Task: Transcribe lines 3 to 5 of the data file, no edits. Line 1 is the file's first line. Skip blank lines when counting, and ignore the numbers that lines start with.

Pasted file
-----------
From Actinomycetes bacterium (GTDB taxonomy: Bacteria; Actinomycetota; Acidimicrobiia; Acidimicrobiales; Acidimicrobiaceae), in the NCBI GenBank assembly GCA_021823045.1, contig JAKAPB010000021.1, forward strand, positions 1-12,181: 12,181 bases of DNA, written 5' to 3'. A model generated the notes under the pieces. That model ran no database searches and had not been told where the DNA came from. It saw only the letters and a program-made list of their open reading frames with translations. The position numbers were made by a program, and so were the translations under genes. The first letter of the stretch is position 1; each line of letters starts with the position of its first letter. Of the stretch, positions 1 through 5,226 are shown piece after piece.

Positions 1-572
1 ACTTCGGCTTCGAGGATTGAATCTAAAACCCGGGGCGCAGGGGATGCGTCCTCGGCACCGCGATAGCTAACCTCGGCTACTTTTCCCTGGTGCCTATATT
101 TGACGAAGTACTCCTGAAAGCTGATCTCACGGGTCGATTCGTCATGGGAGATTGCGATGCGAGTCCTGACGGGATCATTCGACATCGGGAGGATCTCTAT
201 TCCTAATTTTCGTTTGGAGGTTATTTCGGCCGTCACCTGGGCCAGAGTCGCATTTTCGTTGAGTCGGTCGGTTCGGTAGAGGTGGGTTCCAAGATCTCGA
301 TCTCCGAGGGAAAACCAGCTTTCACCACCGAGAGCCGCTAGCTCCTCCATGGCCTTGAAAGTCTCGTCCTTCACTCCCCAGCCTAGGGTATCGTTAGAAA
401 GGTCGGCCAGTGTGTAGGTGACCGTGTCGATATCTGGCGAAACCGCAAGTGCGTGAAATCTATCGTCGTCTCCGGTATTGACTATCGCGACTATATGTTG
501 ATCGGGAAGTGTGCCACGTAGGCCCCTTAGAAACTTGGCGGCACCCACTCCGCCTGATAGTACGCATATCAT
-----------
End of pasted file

1 ACTTCGGCTTCGAGGATTGAATCTAAAACCCGGGGCGCAGGGGATGCGTCCTCGGCACCGCGATAGCTAACCTCGGCTACTTTTCCCTGGTGCCTATATT
101 TGACGAAGTACTCCTGAAAGCTGATCTCACGGGTCGATTCGTCATGGGAGATTGCGATGCGAGTCCTGACGGGATCATTCGACATCGGGAGGATCTCTAT
201 TCCTAATTTTCGTTTGGAGGTTATTTCGGCCGTCACCTGGGCCAGAGTCGCATTTTCGTTGAGTCGGTCGGTTCGGTAGAGGTGGGTTCCAAGATCTCGA